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KennyBilt Is an Awesome, Unique Harley-Davidson 9-Wheel Camper
What looks like a Harley-Davidson motorcycle, a trike, a semi, and a camper all at once, but isn’t any one of those things? That’s not a tricky question because such a rig does exist: it’s called the KennyBilt, or the Harley-Davidson 9-Wheel Camper.

KennyBilt Is an Awesome, Unique Harley-Davidson 9-Wheel Camper

The KennyBilt or the Harley-Davidson 9-Wheel Camper is the most recognizable custom HarleyThe KennyBilt or the Harley-Davidson 9-Wheel Camper is the most recognizable custom HarleyThe KennyBilt or the Harley-Davidson 9-Wheel Camper is the most recognizable custom HarleyThe KennyBilt or the Harley-Davidson 9-Wheel Camper is the most recognizable custom HarleyThe KennyBilt or the Harley-Davidson 9-Wheel Camper is the most recognizable custom HarleyThe KennyBilt or the Harley-Davidson 9-Wheel Camper is the most recognizable custom HarleyThe KennyBilt or the Harley-Davidson 9-Wheel Camper is the most recognizable custom HarleyThe KennyBilt or the Harley-Davidson 9-Wheel Camper is the most recognizable custom HarleyThe KennyBilt or the Harley-Davidson 9-Wheel Camper is the most recognizable custom HarleyThe KennyBilt or the Harley-Davidson 9-Wheel Camper is the most recognizable custom HarleyThe KennyBilt or the Harley-Davidson 9-Wheel Camper is the most recognizable custom HarleyThe KennyBilt or the Harley-Davidson 9-Wheel Camper is the most recognizable custom Harley
The KennyBilt is the most recent addition to the Wheels Through Time Museum from Maggie Valley, North Carolina, which houses over 375 of the rarest motorcycles in the United States. Founder and curator Dale Walksler prides himself on the fact that the museum is all-American, showcasing American builds and American ingenuity from the early 1910s all the way through to modern times.

In its almost two decades of existence, the Museum has gathered some very interesting pieces. That said, perhaps few could hold a candle to the KennyBilt, one of the most unique, strange, and, at the same time, awesome Harley-Davidson rig ever. We’ve all seen more than a fair share of HD rigs, some crazier than others, and many of them downright insane (and not in a good way), but this one is a true stand-out.

Perhaps the first question that comes to mind when seeing the KennyBilt is “Why?” A better one would be “Why not?” KennyBilt is a dream rig, as dreamed by Kenny Kilpatrick from Huntsville, Montana, who spent almost a decade working on it. It is effectively a Harley-Davidson mini-semi, with a comfortable camper in the trailer and a trike in front. It’s built entirely from the ground up around a Harley engine, with Harley’s blessing and sponsorship.

While the KennyBilt is a familiar sight to bikers in the U.S. (and not only), not many details about it have been made public. Dale says that Kilpatrick built it only after seeking and obtaining permission from Harley-Davidson, which meant he could freely use the paint scheme and logo of the brand, as well as get some parts free of charge, starting with the engine. The project was completed in 1989.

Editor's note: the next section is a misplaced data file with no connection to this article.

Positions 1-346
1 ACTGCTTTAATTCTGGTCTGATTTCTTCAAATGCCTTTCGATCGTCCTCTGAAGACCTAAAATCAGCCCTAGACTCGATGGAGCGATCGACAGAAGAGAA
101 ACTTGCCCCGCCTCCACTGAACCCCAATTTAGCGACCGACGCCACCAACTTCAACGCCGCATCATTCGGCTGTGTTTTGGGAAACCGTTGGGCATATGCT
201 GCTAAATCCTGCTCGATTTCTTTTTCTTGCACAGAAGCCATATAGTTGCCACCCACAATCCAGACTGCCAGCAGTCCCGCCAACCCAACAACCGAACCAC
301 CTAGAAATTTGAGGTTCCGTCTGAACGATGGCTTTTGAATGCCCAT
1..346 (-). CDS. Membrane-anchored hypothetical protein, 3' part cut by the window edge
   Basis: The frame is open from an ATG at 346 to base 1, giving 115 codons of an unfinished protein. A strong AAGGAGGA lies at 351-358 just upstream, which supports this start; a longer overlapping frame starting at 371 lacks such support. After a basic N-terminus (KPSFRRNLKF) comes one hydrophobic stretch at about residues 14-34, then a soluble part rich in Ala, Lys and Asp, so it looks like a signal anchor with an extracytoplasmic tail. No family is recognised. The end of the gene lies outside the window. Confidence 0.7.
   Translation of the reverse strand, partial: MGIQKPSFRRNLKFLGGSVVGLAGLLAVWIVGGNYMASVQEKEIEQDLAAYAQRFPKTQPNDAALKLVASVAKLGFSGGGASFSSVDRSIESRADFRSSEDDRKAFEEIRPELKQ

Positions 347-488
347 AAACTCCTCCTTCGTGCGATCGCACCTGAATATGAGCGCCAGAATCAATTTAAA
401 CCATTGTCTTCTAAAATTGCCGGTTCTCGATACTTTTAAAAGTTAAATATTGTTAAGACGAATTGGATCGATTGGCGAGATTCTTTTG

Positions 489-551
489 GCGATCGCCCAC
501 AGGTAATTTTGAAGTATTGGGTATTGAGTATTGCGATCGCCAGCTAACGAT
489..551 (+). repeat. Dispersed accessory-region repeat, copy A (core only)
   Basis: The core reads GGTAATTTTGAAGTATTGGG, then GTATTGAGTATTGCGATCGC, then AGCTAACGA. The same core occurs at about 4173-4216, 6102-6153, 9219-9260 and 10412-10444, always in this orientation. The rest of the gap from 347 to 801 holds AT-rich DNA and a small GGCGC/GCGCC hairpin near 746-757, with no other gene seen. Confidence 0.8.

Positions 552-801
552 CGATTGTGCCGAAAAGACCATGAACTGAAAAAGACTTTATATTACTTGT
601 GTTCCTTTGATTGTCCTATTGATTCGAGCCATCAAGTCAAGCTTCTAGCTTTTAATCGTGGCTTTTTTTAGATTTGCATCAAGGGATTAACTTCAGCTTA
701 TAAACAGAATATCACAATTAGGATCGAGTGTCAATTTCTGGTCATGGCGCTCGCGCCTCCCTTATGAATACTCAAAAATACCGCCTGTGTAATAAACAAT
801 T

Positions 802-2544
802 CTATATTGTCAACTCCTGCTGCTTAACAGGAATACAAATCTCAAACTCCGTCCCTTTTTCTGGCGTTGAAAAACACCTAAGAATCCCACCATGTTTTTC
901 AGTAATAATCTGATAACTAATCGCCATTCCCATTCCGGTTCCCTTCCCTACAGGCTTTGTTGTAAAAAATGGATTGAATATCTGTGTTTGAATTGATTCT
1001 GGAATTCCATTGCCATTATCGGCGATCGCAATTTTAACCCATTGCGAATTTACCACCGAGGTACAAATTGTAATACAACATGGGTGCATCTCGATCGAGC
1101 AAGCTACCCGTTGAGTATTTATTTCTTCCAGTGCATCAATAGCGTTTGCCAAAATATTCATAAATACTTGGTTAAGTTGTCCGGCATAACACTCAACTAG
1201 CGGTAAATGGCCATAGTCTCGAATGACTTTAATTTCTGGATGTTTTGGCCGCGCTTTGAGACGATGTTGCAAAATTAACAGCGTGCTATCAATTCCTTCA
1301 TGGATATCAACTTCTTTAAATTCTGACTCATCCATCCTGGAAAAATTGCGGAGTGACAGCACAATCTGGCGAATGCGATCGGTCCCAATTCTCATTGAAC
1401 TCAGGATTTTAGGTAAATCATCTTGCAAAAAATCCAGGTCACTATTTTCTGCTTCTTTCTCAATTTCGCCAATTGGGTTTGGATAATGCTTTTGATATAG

He started out with a 1340cc Harley engine and built around it until he got a 30-foot (914-cm) creation that almost defies all expectations. As its name implies, the KennyBilt has nine wheels, though, at one point, it had dual wheels in the front, which made it a ten-wheeler. It features a modified clutch and transmission, air brakes, and, much like a proper truck, a double rear axle and double pivot section behind the trike.

The trike offers seating for three, but four slimmer adults can easily squeeze inside as well. The rig rides on Dunlop tires, many of which had dry-rotted when Dale went to pick it up and weighs 4,000 pounds (1,814 kg). He says the rig has traveled across the U.S. and been to many international shows, including in Europe, mostly on Harley’s dime. No word on whether Kilpatrick actually got to use the rig on its own or whether it spent most of its time in the back of an actual trailer, moving from place to place.

It would have been a shame if this happened because there’s a comfy camper in the rear. Despite its rather utilitarian aspect, the interior is a cozy area, albeit one turned into an unofficial Harley museum. You get a sofa in the living area, with skylights all around to let in natural light. You also get display cases for all the awards the rig won over the years, cabinetry, and a queen-size bed in the front. All in all, this is the most comfortable you could be on a bike on extended trips, outside of nightly stops at hotels.

When Dale found the rig, it had been abandoned in a gravel pit for almost ten years. Dale says his father and Kilpatrick had been close friends and that the former would always pressure the latter to let him have the 9-Wheeler to display in the Museum. Though he was no longer taking it to bike shows, Kilpatrick was too attached to it to give in.

The builder passed away earlier this year, and his widow called up Dale to let him know that he could have the rig for the Museum. To his surprise, Dale found it in excellent condition, despite the fact that it’d been abandoned to the elements. This is a testament to the quality of the build and the skill of the builder, he says. He only had to replace one wheel and the tires and perform some minor repairs to get the thing moving again.

The KennyBilt, aka the Harley-Davidson 9-Wheel Camper, is a “whole lotta bing and lotta boom,” as Dale puts it. It will go on public display at the Wheels Through Time Museum in April when it reopens to the public.



Editor's note: This article was not sponsored or supported by a third-party.

 
 
 
 
 

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